South Texas congressmen explain votes for impeachment

McALLEN — The Valley’s congressmen have shared their thoughts on President Donald Trump’s impeachment on Wednesday evening.

Trump became the third chief executive to be charged with high crimes and misdemeanors in U.S. history following votes by the House of Representatives on two articles of impeachment.

Rep. Vicente Gonzalez, D-McAllen, spoke on the House floor prior to Wednesday’s vote in which he declared Dec. 18 a solemn day for the United States.

“I did not come to Congress to impeach a president, but the facts are clear and convincing,” said Gonzalez. “I am obligated by my oath of office to defend our Constitution and democracy. Today will go down in history but tomorrow is another day. Tomorrow, we will resume our work to lower prescription drug costs, to fight for debt-free education, to ensure care for our seniors, our veterans, and those with special needs. I will continue to keep my promise to those in the 15th District of Texas to do all that I can to improve their quality of life as tomorrow is a new day and our work does not cease.”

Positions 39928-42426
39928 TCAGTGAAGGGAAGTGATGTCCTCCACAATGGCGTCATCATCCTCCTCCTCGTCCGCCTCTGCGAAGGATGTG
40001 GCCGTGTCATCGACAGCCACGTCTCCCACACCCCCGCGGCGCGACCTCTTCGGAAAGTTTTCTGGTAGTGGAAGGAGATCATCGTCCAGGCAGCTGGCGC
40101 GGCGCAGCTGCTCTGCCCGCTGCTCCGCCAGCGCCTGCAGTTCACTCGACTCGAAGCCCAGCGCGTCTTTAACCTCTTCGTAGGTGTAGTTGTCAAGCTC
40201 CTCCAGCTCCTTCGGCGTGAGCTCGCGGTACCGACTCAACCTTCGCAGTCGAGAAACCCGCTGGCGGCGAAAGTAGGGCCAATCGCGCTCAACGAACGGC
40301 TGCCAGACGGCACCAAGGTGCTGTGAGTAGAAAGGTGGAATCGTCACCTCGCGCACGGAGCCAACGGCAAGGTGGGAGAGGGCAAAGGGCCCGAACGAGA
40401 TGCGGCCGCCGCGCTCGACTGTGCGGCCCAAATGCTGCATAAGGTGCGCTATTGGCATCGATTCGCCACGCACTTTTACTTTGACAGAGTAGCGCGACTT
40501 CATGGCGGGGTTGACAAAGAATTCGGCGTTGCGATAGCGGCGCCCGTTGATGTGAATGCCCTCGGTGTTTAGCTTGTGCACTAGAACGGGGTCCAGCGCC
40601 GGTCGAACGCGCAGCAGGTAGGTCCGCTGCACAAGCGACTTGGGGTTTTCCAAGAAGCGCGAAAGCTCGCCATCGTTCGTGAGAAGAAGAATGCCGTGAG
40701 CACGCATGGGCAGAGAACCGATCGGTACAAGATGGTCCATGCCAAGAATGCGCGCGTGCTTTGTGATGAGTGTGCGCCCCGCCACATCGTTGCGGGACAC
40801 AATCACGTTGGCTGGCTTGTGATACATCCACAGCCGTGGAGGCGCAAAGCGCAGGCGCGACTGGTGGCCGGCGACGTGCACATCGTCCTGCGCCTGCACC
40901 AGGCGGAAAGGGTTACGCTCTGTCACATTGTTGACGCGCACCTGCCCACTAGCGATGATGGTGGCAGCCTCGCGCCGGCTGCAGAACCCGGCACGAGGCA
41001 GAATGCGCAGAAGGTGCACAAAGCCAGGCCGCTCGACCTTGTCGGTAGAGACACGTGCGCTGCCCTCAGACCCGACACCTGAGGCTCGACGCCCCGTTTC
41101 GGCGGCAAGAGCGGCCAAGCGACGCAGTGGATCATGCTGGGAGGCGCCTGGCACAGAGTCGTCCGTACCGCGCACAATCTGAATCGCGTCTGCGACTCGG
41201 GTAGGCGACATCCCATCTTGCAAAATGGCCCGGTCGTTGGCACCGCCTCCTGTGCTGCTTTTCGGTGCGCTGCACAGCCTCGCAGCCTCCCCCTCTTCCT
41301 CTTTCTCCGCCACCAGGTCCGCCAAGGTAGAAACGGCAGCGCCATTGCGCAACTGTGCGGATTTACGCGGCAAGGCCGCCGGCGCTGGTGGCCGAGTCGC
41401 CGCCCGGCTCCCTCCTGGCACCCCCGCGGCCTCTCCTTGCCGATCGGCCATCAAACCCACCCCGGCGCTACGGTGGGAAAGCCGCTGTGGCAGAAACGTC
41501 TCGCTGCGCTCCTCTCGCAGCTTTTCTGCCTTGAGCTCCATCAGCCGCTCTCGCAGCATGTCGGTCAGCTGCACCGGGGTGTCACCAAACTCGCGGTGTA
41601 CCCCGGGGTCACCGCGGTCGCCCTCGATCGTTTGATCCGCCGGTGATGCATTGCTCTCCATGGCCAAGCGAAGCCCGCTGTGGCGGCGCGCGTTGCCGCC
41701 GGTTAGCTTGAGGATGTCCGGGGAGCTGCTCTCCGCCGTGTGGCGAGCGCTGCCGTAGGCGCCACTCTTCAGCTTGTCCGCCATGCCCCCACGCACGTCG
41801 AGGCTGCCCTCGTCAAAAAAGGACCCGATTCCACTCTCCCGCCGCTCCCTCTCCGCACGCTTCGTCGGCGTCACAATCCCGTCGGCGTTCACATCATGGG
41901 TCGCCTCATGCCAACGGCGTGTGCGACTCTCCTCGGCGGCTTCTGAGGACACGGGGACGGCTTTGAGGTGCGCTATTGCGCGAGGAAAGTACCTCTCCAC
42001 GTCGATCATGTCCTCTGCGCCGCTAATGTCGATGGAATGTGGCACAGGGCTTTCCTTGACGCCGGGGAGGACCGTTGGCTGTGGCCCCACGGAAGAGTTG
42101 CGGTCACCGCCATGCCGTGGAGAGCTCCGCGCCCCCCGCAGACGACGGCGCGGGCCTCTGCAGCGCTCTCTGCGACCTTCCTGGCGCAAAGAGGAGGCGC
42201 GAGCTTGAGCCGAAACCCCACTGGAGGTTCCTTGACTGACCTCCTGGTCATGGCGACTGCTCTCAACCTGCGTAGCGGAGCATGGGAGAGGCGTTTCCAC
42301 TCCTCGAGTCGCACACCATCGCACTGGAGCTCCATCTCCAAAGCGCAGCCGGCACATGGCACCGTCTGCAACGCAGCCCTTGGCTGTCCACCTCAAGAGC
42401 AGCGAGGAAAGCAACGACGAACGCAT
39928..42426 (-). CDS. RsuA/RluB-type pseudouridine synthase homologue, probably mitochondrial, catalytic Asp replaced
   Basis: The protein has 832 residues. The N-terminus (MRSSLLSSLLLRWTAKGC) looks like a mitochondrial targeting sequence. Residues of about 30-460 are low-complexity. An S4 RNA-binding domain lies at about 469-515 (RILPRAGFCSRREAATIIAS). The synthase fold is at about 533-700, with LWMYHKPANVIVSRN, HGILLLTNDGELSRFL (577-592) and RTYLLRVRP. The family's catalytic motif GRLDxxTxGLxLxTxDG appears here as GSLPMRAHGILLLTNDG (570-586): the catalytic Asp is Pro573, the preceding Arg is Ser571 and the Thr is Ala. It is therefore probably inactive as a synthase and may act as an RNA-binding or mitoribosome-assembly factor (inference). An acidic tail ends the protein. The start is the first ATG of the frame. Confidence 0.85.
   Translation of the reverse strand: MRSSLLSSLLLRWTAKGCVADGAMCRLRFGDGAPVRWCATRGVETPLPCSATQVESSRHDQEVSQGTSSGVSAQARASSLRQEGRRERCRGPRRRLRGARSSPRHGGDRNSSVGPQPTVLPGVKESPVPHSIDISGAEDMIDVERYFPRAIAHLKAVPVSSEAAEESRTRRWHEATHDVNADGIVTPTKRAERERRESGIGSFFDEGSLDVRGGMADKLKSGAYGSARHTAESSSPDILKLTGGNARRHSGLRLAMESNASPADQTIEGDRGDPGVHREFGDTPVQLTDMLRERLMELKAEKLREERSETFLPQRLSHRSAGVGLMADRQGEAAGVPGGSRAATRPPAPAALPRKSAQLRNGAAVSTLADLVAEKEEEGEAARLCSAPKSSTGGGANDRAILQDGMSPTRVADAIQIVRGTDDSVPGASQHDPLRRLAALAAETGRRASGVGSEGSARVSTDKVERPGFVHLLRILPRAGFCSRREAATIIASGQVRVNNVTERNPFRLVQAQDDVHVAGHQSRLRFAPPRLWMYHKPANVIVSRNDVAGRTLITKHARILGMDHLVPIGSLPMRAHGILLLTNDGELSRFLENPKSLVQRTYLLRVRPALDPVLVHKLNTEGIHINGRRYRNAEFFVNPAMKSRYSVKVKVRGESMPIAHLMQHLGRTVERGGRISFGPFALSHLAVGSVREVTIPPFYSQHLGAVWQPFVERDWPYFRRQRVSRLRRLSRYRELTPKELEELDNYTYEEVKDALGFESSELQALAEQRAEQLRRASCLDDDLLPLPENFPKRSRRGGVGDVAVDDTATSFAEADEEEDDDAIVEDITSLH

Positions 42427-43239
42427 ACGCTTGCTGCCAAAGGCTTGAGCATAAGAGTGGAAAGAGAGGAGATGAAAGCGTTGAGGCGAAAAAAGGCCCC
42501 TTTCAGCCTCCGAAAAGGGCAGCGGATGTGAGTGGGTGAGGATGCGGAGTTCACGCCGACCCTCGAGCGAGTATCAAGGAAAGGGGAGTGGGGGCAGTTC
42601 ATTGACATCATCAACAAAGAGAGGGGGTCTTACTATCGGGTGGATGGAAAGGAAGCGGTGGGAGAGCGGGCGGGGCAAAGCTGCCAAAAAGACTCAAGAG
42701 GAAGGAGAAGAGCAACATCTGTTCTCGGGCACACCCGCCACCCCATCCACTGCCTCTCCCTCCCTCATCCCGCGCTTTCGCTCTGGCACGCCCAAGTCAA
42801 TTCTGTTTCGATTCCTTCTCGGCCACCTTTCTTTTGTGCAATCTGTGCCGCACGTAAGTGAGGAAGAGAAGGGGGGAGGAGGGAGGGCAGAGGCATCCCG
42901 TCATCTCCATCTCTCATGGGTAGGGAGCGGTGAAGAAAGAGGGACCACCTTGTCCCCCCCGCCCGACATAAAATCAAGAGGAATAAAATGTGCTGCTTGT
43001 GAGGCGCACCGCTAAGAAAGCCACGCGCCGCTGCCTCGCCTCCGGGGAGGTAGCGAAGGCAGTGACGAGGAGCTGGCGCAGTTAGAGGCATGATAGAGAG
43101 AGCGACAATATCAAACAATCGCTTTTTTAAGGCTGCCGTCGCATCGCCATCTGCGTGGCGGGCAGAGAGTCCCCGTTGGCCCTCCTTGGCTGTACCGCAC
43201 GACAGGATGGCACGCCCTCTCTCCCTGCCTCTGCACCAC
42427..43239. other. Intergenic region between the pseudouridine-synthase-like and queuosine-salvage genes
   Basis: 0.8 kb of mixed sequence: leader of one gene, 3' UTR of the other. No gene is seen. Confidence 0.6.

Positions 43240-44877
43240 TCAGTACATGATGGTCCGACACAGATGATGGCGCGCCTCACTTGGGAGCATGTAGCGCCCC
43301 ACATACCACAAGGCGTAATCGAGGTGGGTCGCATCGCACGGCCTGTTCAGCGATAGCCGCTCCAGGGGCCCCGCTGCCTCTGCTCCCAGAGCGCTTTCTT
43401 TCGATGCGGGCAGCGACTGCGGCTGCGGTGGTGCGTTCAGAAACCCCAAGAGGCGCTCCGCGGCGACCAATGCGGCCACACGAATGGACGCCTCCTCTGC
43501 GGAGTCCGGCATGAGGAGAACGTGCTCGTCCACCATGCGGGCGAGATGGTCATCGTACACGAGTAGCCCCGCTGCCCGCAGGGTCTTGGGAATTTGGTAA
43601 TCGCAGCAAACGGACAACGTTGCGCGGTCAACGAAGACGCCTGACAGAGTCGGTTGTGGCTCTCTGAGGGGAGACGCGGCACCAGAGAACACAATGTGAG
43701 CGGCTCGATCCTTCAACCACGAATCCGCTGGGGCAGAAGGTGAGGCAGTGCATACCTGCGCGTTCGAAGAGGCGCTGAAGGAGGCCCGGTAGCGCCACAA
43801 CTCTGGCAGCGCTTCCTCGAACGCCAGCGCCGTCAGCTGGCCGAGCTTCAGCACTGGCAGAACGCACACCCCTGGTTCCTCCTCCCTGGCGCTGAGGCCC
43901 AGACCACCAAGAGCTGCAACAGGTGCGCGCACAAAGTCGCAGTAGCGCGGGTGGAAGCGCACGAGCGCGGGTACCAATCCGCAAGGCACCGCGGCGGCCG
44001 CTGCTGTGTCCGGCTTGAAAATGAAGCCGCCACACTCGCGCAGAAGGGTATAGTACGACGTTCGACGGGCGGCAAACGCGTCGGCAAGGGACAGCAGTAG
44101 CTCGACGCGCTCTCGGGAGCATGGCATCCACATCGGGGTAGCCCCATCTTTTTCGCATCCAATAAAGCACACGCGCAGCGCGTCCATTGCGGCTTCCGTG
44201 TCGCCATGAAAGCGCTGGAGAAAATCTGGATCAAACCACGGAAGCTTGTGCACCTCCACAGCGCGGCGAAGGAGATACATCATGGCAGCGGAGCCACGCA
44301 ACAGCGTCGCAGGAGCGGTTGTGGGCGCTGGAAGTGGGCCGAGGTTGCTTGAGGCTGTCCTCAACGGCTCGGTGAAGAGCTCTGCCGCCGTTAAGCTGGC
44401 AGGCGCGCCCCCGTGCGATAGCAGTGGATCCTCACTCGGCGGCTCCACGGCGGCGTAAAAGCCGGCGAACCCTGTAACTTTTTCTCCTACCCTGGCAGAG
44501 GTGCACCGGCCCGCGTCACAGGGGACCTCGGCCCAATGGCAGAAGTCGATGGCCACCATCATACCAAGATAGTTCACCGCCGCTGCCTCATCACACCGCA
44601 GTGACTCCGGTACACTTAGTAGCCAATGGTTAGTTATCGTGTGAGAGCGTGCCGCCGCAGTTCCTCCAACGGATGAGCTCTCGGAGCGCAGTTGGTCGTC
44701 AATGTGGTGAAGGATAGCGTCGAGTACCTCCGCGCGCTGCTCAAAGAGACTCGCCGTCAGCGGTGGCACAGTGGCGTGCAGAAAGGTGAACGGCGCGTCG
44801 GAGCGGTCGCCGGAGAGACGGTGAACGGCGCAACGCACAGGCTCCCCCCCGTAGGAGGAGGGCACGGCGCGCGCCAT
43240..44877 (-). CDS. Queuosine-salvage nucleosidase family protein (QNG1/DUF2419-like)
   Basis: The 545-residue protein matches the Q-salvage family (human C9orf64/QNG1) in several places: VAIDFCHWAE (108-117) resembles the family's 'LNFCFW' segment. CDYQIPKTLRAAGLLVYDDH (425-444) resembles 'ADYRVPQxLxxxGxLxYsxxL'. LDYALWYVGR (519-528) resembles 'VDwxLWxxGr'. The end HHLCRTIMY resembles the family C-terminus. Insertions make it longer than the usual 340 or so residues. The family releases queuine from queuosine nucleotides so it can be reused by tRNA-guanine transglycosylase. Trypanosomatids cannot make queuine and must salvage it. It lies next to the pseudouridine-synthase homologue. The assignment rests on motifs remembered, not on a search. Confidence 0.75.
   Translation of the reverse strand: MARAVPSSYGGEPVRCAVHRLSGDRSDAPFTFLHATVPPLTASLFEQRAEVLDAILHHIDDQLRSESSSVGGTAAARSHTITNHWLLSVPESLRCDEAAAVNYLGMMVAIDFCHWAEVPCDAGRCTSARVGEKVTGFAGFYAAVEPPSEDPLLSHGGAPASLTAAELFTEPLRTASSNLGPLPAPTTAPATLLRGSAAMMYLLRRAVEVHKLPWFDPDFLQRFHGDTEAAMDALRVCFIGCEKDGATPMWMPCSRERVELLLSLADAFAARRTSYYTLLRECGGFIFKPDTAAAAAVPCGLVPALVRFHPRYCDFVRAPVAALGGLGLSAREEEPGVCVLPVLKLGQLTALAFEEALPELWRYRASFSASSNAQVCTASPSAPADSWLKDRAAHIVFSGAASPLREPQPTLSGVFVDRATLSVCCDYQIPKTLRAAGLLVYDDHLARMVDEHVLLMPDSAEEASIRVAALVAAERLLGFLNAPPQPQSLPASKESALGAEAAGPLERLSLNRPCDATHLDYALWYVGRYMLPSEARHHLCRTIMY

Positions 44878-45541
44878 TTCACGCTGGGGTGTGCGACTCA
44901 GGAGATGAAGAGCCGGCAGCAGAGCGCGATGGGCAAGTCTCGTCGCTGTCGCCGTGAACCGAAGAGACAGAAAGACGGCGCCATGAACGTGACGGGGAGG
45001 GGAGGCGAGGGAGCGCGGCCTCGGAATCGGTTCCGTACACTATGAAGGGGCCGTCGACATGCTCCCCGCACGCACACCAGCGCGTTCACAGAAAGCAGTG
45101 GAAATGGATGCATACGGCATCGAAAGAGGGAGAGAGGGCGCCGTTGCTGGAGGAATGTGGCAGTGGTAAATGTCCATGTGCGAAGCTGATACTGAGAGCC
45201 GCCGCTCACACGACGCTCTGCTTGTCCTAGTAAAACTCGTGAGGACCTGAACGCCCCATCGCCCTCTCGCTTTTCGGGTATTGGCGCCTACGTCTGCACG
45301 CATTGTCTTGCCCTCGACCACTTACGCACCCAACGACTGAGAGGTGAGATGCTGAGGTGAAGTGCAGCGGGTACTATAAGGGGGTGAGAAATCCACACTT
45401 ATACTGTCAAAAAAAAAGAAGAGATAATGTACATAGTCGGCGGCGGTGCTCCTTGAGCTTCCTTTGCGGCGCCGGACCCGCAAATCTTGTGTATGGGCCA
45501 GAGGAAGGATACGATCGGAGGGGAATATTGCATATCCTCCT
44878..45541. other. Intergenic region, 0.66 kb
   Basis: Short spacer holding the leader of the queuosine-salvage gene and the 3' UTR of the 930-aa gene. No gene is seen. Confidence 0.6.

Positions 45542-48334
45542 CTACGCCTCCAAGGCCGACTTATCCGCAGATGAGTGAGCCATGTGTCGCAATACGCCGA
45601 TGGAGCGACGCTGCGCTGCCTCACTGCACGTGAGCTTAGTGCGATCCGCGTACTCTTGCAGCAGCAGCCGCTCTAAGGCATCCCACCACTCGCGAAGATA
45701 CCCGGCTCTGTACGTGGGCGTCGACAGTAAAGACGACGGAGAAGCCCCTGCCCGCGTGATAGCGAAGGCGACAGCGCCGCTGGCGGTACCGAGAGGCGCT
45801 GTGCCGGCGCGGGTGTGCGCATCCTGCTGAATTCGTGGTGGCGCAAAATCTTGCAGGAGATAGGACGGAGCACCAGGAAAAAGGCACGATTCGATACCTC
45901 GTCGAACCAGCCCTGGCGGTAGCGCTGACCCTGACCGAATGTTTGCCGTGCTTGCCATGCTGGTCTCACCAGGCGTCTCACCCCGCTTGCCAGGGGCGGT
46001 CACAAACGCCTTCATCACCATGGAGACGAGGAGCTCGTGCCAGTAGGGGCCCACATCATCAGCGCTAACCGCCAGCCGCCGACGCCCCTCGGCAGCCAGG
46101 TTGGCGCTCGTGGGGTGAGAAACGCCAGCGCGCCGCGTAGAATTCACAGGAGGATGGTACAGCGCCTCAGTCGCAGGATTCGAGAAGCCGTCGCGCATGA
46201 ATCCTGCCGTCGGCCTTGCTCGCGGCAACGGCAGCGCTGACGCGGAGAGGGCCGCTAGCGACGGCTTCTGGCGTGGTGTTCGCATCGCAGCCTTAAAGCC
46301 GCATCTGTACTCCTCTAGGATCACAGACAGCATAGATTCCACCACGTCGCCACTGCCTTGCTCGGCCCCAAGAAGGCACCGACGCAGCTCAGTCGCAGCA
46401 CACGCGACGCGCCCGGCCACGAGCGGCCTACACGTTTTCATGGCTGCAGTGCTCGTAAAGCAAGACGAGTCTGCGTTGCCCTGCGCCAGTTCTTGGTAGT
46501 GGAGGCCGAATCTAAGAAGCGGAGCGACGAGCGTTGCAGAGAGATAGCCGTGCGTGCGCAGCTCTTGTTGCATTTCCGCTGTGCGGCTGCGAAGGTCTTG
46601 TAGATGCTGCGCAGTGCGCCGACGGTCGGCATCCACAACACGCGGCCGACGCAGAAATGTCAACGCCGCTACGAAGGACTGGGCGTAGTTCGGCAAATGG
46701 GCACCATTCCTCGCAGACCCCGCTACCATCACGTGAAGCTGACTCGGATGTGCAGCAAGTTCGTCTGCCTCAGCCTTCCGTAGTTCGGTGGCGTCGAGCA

House members essentially voted along party lines for both articles of impeachment, save for a handful of members.

In Article I for abuse of power, 229 Democrats, zero Republicans and one Independent voted in favor of the first charge. Two Democrats, 195 Republicans and zero Independents voted against the charge. One Democrat and two Republicans chose not to vote, and one Democrat declared herself present.

Article II for obstruction of congress passed with 228 Democrats, zero Republicans and one Independent voting in favor of the second charge. Three Democrats, 195 Republicans and zero Independents voted against the charge. Like the prior vote, one Democrat and two Republicans chose not to vote, and one Democrat declared herself present.

In a news release, Rep. Henry Cuellar, D-Laredo, said that his decision to vote in favor of both articles came after hearing the evidence and arguments from both his Democratic and Republican colleagues.

“The House investigations made it clear: the President pressured a foreign government for his own political gain while withholding congressionally-approved foreign aid, compromising our national security,” said Cuellar in the news release. “Additionally, the President obstructed Congress by refusing to cooperate with any attempt to gather the facts.”

“I did not come to Washington to impeach a President; I ran for Congress to pass meaningful legislation for the district that elected me,” Cuellar continued. “This process brings me no joy, however, as a member of Congress, I have an obligation to protect our Constitution and our nation from abuses of power.”

Cuellar’s entire statement can be found on his website, cuellar.house.gov.